Glossary of Terms

Decoding those tricky telecommunications acronyms

Not sure what some of the acronyms on this website are all about? Take a look at our Glossary of Terms definitions below:

A B C D E F G H I J K L M N O P Q R S T U V W X Y Z

A

Analogue Line

This is what you normally have at home: A single telephone line used mainly for voice.

 

Asymmetric Digital Subscriber Line (ADSL)

This is the technology that enables businesses to receive broadband using extensive telephone networks. Essentially ADSL makes the line faster.

 

Auto-Attendant

An automated voicemail feature that transfers callers to extensions or departments by selecting options via dialling digits. For example, ‘press 1 for Customer Service, 2 for Returns’ and so on.

 

Automatic Call Distribution (ACD)

An Automatic Call Distributor/ Distribution System is a device/system that intelligently routes incoming calls to the appropriate person based on certain factors. This is particularly suited to large companies with high volumes of inbound calls where a customer can speak to a number of people about a specific query.

B

Bandwidth

Bandwidth is defined as the amount of data which can be transferred over a connection, and is measured in bit/bytes per second.

 

BRI- Basic Rate Interface

Also often referred to as ISDN2. BRI is a service level that provides a channel for data or speech and a channel for signalling information. A BRI circuit can carry two independent calls at the same time. It is suitable for smaller businesses, larger enterprises might use a PRI (Primary Rate Interface), which carries more.

 

Bring Your Own Device (BYOD)

BYOD or “Bring your own Device” refers to the growing trend of employees bringing their own devices into the office to use for work purposes. It offers flexibility and remote working, therefore increasing productivity.

 

Byte, Kilobyte (KB) & Megabyte (MB)

How data is measured. One Kilobyte (1KB) equals 1024 bytes. One Megabyte (1MB) equals 1024 Kilobytes (KB).

C

Call Barring

Stops calls to certain destinations or premium rate numbers. Call barring can be applied to a whole telephone system or on a user level, affecting specific lines only.

 

Call Forwarding

Also often referred to as call diversion. Extension users can redirect calls to a different destination by dialling a code. The call could be forwarded to another extension, the operator, or an external number. There are different types of call forwarding, e.g. Diversion of All calls, Diversion if Busy, Diversion if no reply, etc.

 

Call Logging

Information collected about in or outgoing calls made on a telephone system. This data is often used for reporting and management.

 

Call Management

Involves a specialist software that analyses telephone system call records. This is often used to identify misuse, allocate calling costs to departments and verify if resources are adequately allocated.

 

Carrier

A telephone service provider, for example, BT, Cable and Wireless, NTL etc. Carriers typically own their own infrastructure or Network.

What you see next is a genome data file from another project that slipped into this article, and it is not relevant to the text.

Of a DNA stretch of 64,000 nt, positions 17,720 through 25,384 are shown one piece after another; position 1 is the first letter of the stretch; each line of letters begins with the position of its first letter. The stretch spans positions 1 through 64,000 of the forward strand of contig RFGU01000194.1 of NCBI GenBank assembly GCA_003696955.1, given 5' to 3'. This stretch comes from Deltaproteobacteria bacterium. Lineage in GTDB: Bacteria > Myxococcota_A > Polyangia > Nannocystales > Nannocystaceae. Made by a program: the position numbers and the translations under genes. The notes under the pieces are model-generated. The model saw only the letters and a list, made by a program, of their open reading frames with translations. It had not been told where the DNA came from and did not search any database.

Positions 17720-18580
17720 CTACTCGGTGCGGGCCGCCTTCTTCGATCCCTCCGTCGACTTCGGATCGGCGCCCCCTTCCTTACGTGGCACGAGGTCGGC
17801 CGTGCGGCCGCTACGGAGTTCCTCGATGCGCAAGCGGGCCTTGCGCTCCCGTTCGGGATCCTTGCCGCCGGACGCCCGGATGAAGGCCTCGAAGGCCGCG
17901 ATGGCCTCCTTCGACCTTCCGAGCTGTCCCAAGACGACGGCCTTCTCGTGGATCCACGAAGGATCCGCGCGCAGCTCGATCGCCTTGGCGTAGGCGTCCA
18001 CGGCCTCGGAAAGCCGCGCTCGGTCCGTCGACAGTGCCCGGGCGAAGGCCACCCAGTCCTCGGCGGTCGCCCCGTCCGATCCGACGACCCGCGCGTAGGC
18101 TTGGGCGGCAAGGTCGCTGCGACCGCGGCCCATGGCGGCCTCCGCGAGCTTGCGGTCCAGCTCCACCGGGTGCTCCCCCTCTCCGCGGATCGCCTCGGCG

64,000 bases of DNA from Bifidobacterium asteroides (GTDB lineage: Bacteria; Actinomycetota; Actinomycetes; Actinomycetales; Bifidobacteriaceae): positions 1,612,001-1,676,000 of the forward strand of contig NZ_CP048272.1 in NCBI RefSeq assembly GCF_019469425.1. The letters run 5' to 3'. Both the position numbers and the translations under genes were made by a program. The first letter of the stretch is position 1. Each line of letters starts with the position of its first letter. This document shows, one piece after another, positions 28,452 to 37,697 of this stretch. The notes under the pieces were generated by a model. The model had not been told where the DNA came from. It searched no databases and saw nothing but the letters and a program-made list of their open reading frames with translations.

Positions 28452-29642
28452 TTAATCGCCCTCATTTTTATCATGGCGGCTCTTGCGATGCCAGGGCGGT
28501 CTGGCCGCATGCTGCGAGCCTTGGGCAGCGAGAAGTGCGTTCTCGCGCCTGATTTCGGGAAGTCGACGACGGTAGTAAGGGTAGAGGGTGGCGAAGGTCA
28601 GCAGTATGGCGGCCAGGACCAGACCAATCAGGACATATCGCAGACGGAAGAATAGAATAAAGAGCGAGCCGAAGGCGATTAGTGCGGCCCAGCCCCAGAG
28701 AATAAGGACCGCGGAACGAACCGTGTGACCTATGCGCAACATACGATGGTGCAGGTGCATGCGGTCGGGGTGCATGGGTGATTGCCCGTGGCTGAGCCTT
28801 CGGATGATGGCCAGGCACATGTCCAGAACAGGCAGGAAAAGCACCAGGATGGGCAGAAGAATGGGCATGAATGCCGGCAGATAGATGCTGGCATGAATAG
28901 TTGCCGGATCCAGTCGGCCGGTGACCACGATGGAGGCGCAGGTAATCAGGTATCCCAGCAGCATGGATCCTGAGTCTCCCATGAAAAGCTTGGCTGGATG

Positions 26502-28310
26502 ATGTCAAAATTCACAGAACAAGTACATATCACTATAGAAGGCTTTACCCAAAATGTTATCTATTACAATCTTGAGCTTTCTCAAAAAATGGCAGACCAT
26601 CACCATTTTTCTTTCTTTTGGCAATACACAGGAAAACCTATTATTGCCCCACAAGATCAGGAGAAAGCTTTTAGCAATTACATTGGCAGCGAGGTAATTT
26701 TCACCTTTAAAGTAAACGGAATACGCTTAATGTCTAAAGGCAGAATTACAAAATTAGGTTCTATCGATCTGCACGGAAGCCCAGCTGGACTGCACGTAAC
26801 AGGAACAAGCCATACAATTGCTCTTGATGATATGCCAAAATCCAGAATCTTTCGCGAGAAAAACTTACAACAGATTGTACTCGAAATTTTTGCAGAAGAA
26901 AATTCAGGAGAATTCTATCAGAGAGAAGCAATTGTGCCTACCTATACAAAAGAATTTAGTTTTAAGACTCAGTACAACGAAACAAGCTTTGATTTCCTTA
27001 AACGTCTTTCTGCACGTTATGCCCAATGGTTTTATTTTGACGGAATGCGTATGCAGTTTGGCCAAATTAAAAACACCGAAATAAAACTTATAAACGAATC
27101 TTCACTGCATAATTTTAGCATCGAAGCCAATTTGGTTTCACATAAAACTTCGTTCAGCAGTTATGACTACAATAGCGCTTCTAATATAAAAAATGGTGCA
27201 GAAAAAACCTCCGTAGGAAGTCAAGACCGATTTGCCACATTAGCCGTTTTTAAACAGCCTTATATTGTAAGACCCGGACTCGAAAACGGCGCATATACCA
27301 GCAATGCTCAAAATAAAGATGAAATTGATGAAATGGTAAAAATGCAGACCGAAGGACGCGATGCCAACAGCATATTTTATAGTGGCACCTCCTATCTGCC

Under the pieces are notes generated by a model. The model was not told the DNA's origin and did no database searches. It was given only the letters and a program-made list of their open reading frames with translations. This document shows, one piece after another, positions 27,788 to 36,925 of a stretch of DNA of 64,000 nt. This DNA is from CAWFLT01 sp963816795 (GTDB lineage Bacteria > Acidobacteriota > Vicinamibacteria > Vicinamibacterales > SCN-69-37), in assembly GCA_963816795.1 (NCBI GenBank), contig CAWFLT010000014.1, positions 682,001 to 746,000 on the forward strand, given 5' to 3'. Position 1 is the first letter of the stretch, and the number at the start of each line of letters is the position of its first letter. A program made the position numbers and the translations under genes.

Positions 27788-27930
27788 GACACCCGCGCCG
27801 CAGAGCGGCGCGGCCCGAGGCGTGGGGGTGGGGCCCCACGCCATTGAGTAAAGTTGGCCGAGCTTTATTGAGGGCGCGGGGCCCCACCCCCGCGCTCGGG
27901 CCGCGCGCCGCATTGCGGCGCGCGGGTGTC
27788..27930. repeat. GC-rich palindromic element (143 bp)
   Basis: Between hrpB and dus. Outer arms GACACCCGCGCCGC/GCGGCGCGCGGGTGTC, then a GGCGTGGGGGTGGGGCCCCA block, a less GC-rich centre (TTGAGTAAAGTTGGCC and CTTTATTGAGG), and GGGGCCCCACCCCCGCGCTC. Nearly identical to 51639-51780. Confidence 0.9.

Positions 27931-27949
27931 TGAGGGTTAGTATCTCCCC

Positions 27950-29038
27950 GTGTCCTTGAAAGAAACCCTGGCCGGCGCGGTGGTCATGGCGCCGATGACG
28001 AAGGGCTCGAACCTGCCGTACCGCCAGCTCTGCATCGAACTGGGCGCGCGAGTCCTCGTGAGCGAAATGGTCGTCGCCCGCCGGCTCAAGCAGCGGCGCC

CCU – Central Control Unit

Where the equipment that controls the telephone system is housed, usually a box or a cabinet.

 

CDR – Call Detail Record

Documents call details, CLI (Caller Line Identity), Date, Time, Number Dialled, Destination, Duration and cost. A CDR is often used for bill generation and analysis.

 

CLI – Calling Line Identity

Commonly known as a Telephone number. Several CLIs can be associated to one line, and several lines can be associated to one number.

 

Conferencing

When two telephone users or more join a single call. More sophisticated conference calls for larger groups of people can involve specialist software and dial-in codes.

 

Contact Centre

A more sophisticated version of a call centre, using unified communications (i.e. telephony, email, messaging) in conjunction with CRM applications.

 

Convergence

Allows for both voice and data to run over the same connection.

 

CRM – Customer Relationship Management

A database that contains customer records and information relating to their accounts, e.g. contact details, current and past orders, payments made etc. Examples are: Salesforce, Oracle

D

Digital Subscriber Line (DSL)

DSL stands for “Digital Subscriber Line” and is the technology which enables the transfer of data over a phone line without interference.

 

DDI – Direct Dial Inward

Also often referred to as an extension. This number assigned to a specific handset and will be associated to the main number (CLI), i.e. a company’s general contact number.

 

E

Ethernet in the First Mile (EFM)

Ethernet in the First Mile (EFM) is a cost-effective alternative to a leased line; it uses fixed-band connectivity to provide a high-speed service capable of exchanging large volumes of data.

 

Exchange

The Exchange relates to a telephone Exchange located in a central office that services a certain geographical area and denotes the service area that your connection is associated with. It is essential that the exchange has the capability to provide you with your required data line. i.e. an EFM or leased line.

 

F

Fibre to the Cabinet (FTTC)

“Fibre to the Cabinet” or “FTTC” offers high bandwidth at an affordable price. From an end-user perspective, FTTC works in much the same way as ADSL-based broadband, except that it is much faster.

 

Fixed Line

The term fixed line usually refers to a solution or product that uses the public telephone network such as a telephone line.

 

Fibre to the Premised (FTTP)

A broadband solution that delivers fibre-optic communication all the way to the premises of the subscriber, thus being even faster than FTTC.

 

Follow the Sun

This is a reference to a type of workflow in which tasks are communicated daily between work sites located globally, that are many time zones apart. The idea is to minimise project delivery timelines and improve response times.

G

Generic Ethernet Access (GEA)

Using existing Broadband and Ethernet networks, GEA is delivered over the copper wires connecting your building with the cabinet in the street. The connection to the exchange is then carried by fibre. The last part of the connection is carried by Ethernet.

H

High Definition Video Conferencing

High Definition Video Conferencing enables real-time, face to face conferencing either through an existing compatible telephone system infrastructure or via an external HD Video Conferencing system. High Definition offers users a much better experience, with enhanced sound and visuals, and is perfect for encouraging collaboration across geographical areas and reducing the costs traditionally associated with organising meetings and conferences.

 

Hosted Telephony

A cloud service solution where your phone system is hosted elsewhere in a data centre in the cloud.
A hosted telephone system will be delivered through user licenses paid by subscription. The handsets will be kept in the customer premises, but the equipment running the system will be hosted in the data centre.